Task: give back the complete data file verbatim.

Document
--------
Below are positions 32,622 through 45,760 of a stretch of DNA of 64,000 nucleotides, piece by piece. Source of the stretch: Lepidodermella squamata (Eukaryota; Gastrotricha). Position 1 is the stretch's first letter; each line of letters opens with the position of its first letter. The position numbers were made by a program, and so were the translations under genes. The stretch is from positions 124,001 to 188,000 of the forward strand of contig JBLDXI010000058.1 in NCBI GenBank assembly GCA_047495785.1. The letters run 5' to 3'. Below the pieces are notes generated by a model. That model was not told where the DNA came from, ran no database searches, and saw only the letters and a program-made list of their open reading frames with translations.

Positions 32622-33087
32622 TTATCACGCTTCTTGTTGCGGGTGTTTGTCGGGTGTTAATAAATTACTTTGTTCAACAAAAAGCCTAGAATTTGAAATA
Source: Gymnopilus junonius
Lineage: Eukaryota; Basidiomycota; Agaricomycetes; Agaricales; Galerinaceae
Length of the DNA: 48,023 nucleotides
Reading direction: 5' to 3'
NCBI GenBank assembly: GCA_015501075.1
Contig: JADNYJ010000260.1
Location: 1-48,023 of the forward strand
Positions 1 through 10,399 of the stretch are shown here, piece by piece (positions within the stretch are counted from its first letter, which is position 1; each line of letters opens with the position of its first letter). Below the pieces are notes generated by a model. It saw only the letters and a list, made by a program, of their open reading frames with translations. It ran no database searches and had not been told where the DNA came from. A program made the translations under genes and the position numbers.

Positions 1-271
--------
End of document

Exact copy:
Below are positions 32,622 through 45,760 of a stretch of DNA of 64,000 nucleotides, piece by piece. Source of the stretch: Lepidodermella squamata (Eukaryota; Gastrotricha). Position 1 is the stretch's first letter; each line of letters opens with the position of its first letter. The position numbers were made by a program, and so were the translations under genes. The stretch is from positions 124,001 to 188,000 of the forward strand of contig JBLDXI010000058.1 in NCBI GenBank assembly GCA_047495785.1. The letters run 5' to 3'. Below the pieces are notes generated by a model. That model was not told where the DNA came from, ran no database searches, and saw only the letters and a program-made list of their open reading frames with translations.

Positions 32622-33087
32622 TTATCACGCTTCTTGTTGCGGGTGTTTGTCGGGTGTTAATAAATTACTTTGTTCAACAAAAAGCCTAGAATTTGAAATA
Source: Gymnopilus junonius
Lineage: Eukaryota; Basidiomycota; Agaricomycetes; Agaricales; Galerinaceae
Length of the DNA: 48,023 nucleotides
Reading direction: 5' to 3'
NCBI GenBank assembly: GCA_015501075.1
Contig: JADNYJ010000260.1
Location: 1-48,023 of the forward strand
Positions 1 through 10,399 of the stretch are shown here, piece by piece (positions within the stretch are counted from its first letter, which is position 1; each line of letters opens with the position of its first letter). Below the pieces are notes generated by a model. It saw only the letters and a list, made by a program, of their open reading frames with translations. It ran no database searches and had not been told where the DNA came from. A program made the translations under genes and the position numbers.

Positions 1-271